I have a feeling many of you would question my mental health if I listed all the insignificant and/or obscure guys I chase cards of, so you'll have to make do with me revealing them in bits and pieces around here.
So yes, please send me your Felix Pie and Dave Weathers cards.
[insert 745th comment on how much I miss Collector's Choice here]
They're not the most exciting parallels in the world, but the Online Dime Box recently added a near-complete set of these 2002 Topps Home Team Advantage singles to their inventory a while back.
So I bought a few dozen near-duplicates from one of my least-favorite Topps designs just because they had a dumb little stamp on them - yup, we collectors are a totally sane bunch.
The Online Dime Box has a small non-sport section, which I thought was of no interest to me...until I noticed these Pro Set Music Cards up for grabs!
I've seen quite a few non-sport tables at card shows over the years, and I admittedly walk right past them 99 percent of the time. They're more of a novelty for me, as opposed to something I want to spend a good chunk of time and money searching through. But if cards of The Doors and Jimi Hendrix can be mine for as little as a couple dimes and a couple clicks, then of course I'm game.
(Also I make no excuses for liking The Clash and The Go-Go's.)
Famous guys in not-so-famous uniforms.
Cards made out of steel, sets called "Topps Fusion," and other general millennium-era madness.
Sometimes I'm just looking for entertainment out of my baseball cards, and these definitely fit the bill.
(Toby Harrah reminds me of an extroverted person, and Andre Thornton reminds me of me when I'm around that extroverted person.)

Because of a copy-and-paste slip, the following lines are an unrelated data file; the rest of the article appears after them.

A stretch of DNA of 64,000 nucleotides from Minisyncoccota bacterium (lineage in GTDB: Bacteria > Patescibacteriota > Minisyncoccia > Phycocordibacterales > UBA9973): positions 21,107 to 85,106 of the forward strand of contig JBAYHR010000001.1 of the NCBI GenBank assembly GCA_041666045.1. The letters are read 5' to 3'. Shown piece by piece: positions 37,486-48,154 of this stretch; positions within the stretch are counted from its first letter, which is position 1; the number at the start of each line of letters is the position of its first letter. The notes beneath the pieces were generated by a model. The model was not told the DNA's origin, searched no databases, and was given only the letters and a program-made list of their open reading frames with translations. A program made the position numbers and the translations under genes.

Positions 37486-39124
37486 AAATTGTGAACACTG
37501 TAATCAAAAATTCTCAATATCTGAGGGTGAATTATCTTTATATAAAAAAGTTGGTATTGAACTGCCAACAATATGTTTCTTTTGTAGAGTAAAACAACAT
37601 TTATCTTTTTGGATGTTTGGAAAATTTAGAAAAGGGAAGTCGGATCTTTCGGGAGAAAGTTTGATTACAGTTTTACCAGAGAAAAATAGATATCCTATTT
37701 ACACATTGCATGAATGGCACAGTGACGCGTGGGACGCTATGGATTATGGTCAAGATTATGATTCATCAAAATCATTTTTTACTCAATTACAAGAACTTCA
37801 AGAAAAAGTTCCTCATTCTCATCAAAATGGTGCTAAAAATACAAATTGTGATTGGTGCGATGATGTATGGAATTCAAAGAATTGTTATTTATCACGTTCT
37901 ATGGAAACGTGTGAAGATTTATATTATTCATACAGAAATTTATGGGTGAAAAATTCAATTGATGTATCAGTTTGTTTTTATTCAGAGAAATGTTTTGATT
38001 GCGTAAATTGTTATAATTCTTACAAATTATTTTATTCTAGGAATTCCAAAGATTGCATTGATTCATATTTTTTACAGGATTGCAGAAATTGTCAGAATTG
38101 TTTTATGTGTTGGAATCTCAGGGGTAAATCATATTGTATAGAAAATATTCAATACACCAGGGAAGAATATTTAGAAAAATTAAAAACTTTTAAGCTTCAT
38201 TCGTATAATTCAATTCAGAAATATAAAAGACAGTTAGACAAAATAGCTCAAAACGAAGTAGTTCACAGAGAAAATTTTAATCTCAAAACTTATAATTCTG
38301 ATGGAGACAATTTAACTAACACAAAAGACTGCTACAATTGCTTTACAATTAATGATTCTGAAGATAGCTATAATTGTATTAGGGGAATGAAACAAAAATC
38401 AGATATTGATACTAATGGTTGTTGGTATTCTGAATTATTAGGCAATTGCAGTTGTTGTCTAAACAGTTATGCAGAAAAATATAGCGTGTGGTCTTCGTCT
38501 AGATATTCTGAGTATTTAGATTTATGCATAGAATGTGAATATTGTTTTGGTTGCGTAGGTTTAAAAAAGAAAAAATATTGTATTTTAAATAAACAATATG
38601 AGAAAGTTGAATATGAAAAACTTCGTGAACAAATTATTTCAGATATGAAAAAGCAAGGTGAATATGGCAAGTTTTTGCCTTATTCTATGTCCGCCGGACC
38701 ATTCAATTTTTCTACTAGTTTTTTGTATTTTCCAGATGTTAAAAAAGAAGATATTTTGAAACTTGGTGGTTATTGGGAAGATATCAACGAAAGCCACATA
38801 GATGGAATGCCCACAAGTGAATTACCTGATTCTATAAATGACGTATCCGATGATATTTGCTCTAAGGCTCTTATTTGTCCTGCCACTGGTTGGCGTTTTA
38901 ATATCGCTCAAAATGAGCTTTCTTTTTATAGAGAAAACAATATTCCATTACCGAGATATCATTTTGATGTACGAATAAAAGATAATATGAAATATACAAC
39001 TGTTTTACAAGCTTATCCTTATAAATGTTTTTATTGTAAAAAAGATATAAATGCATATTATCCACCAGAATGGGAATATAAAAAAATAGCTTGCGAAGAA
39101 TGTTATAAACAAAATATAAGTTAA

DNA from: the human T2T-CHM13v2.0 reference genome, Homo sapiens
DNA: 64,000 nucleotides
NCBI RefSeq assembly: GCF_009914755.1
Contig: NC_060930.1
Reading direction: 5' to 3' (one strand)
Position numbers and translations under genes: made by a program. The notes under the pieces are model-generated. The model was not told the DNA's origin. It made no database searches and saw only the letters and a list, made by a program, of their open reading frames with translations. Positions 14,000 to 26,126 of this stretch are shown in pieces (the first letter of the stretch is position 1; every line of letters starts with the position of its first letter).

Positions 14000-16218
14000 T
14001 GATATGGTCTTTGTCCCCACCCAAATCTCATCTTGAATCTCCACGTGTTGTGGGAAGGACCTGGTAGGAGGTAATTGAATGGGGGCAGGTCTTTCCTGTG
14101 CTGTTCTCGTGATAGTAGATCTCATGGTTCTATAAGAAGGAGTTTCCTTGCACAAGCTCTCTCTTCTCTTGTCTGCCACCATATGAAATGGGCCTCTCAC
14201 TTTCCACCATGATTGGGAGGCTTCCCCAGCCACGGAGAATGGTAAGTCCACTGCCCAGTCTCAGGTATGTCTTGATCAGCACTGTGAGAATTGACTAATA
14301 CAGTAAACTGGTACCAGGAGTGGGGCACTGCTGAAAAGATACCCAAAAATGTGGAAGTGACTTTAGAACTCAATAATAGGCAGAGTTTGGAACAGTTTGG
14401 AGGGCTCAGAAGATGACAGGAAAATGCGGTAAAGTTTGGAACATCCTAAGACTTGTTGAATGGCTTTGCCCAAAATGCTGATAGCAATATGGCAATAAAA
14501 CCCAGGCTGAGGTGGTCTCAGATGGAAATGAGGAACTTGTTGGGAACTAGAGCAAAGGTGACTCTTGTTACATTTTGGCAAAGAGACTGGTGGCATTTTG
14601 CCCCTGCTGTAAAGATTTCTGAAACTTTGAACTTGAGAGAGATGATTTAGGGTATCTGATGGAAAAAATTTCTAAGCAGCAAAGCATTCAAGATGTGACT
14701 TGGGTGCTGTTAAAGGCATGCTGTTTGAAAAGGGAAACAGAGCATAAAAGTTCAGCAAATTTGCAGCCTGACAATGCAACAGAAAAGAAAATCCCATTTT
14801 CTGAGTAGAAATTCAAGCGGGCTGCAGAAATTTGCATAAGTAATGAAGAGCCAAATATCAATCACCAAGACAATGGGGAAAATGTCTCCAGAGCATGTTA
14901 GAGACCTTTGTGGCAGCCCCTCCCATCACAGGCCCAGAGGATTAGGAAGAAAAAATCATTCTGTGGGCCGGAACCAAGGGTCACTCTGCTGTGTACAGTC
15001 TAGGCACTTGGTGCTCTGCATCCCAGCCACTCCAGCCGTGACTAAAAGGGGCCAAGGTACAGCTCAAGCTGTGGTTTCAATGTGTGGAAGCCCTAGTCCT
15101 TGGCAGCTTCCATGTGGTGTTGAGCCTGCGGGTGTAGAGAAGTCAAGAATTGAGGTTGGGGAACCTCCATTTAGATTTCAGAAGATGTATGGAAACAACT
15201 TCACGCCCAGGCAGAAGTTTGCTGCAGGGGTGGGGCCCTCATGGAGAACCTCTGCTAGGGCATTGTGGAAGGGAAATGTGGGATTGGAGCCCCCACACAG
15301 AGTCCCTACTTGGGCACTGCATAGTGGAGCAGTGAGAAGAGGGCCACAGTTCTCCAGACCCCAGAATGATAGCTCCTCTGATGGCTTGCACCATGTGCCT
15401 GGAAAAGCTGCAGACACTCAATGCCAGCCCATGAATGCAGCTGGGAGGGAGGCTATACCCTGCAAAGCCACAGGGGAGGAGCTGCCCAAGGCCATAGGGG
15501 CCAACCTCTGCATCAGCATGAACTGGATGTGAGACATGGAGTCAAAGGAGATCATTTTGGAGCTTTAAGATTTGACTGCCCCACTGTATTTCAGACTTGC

Horizontal gems, including a refractor of one of my favorite baseball dudes and a cameo from Kirk Gibson's male-pattern baldness.
Every dime box post has a couple scans of cards that didn't really fit anywhere else, which is what we have here - discovering I didn't already have that Rocky Colavito card was a particularly jaw-dropping moment.
My current job is the first one I've had with a desk and a computer, and I do my best not to distract myself with the many of the Internet's easily accessible card frontiers.
I do, however, check the Online Dime Box from time to time at work (don't tell my boss), and it was during one of those mid-workday peeks that I stumbled upon these spectacular Expos-centric oddballs which rival almost anything you'd find in a regular card show dime box.
I wanted these so badly I pulled out my credit card and made the purchase right at my desk because I was paranoid someone else would swoop in and grab 'em by the time I got home from work that day (please please please don't tell my boss).
I'm still not sure when I'll feel comfortable attending an in-person card show again.
Last year I was saying sometime in 2021. Still, if things continue the way they're going with card shows and restaurants and entire states opening up again in the middle of a pandemic, I'm wondering if 2022 is the more realistic goal (audible shudder). But it's a comparatively small sacrifice I'm willing to make, and more importantly, one I need to make. And there's more than enough card options out there in the virtual world to tide me over until this nightmare is done and finished. Enough to tide all of us over.
So please stay home, because the Online Dime Box awaits you.